Recombineering with dsDNA.

Routinely, dsDNA cassettes encoding a drug-resistance are used to make gene knockouts. Typically, the drug-resistant cassette is made by PCR using bi-partite primers. These primers consist of (from 5’→3’) 50 bases of homology to the target region, where the cassette is to be inserted, followed by ~20 bases to prime the drug-resistant cassette (Figure 1).




Figure 1. Using dsDNA to generate gene replacement knockouts and deletions. I.) A drug-resistant cassette is made by PCR using two, 70-base hybrid primers. The 5’ end of the primer has homology to the desired target (50-base) and the 3’ end of the primer (~20-base) has sequence to prime the drug-resistance template gene (DrugR). Primer design determines the junctions of the final construct. II.) The linear drug-resistant cassette made by PCR is transformed into recombination-competent cells and Red-mediated recombination occurs. Depending on what PCR product is used, (a) or (b), the final recombinant will be a gene swap, IIIa or a more substantial deletion, IIIb, respectively. The drug cassette could be inserted between two adjacent bases as well.


The junction sequence created by the primer design determines precisely how the recombination occurs. For example, the cassette can be inserted between two adjacent bases, the coding sequence of a gene can be replaced to create an in-frame, non-polar knockout, or a whole operon can be deleted. The deletions can range in size from a base pair to >10kb. The PCR fragment is then transformed into electro-competent cells that have been induced for the λ Red system. Having the recombination system under tight regulation yet highly expressed when desired is key for achieving optimal recombination frequencies and preventing unwanted rearrangements. The Red system under control of its own regulated promoter, pL, is much better for this than other systems where the recombination functions are expressed by less tightly controlled promoters.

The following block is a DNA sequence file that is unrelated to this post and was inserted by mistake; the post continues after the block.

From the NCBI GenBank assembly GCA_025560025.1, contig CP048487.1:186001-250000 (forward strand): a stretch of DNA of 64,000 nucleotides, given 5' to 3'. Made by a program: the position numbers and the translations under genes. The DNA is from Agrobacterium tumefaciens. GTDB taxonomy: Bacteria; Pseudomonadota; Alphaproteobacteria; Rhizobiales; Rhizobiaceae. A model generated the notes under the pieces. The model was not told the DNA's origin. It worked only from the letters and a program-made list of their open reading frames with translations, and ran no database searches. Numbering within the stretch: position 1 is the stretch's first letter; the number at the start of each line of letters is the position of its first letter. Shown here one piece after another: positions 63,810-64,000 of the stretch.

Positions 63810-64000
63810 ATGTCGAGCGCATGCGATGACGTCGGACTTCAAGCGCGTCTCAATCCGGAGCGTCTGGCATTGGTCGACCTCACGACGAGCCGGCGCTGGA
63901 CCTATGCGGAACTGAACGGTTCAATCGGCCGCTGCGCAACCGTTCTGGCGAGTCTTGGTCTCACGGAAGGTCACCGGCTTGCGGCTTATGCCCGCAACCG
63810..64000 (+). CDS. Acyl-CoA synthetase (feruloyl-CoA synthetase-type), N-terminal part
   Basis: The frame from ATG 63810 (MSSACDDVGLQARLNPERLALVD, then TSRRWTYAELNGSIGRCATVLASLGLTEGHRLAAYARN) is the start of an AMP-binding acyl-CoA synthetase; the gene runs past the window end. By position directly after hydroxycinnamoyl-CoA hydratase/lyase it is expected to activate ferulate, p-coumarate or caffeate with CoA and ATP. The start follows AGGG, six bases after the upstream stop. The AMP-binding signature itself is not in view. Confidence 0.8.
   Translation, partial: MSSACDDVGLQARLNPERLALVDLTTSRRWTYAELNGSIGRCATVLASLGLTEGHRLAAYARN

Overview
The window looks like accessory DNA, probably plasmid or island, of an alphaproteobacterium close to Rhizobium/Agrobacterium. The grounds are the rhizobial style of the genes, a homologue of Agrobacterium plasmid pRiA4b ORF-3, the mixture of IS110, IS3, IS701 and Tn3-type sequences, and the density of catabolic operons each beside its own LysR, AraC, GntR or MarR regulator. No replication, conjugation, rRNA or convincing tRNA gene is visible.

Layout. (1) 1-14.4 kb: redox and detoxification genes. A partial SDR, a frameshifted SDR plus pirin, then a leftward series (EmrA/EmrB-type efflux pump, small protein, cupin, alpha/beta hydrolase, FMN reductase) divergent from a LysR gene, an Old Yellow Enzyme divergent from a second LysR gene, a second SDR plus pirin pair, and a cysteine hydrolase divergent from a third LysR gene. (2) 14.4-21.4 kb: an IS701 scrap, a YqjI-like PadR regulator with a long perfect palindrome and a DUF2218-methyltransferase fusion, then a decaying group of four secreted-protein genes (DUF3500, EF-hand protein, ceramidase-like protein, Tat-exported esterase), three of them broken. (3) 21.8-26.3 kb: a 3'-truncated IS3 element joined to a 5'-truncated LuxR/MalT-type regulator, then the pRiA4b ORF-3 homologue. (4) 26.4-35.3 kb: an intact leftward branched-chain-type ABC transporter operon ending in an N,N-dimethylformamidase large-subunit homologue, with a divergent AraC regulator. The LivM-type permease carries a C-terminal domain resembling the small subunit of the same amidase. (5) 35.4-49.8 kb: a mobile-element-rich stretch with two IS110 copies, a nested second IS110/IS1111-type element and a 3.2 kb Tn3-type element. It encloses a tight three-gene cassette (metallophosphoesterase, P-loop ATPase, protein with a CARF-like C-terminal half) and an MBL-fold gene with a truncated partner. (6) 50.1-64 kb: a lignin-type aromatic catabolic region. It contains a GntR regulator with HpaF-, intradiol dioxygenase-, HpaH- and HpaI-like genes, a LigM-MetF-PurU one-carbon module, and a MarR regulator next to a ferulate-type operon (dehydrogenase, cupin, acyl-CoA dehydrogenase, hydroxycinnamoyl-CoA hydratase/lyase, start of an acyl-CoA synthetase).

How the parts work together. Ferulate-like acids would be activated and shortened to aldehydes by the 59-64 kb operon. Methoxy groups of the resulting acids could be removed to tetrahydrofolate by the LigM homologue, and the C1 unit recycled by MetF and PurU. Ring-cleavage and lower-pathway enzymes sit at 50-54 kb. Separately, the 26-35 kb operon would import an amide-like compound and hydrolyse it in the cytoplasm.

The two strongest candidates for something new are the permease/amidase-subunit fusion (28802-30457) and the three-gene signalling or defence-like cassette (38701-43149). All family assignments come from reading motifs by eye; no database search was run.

dsDNA recombineering is very useful for making replacement knockouts and deletions, which are important for many genetic analyses. These recombinants can be found at a frequency of greater than 104 per 108 viable cells ( >104/108 viable). With modifications to the protocol, deletions and point mutations can be made such that there is no drug marker or other alteration left behind. This is accomplished by completing two rounds of dsDNA recombineering using a selection/counter-selection dual cassette. In the first step, the dual cassette is inserted and the (drug) marker is selected. In the second recombination event, the entire cassette is removed by counter-selection. The end result can be a clean deletion, a point mutation created in a gene of interest with no scar left behind, or a tag such as GFP or His. If mutagenic PCR is used to create the linear substrate for the second step, random mutations can be made in the region of interest. The second step can also be done with ssDNA (see below).


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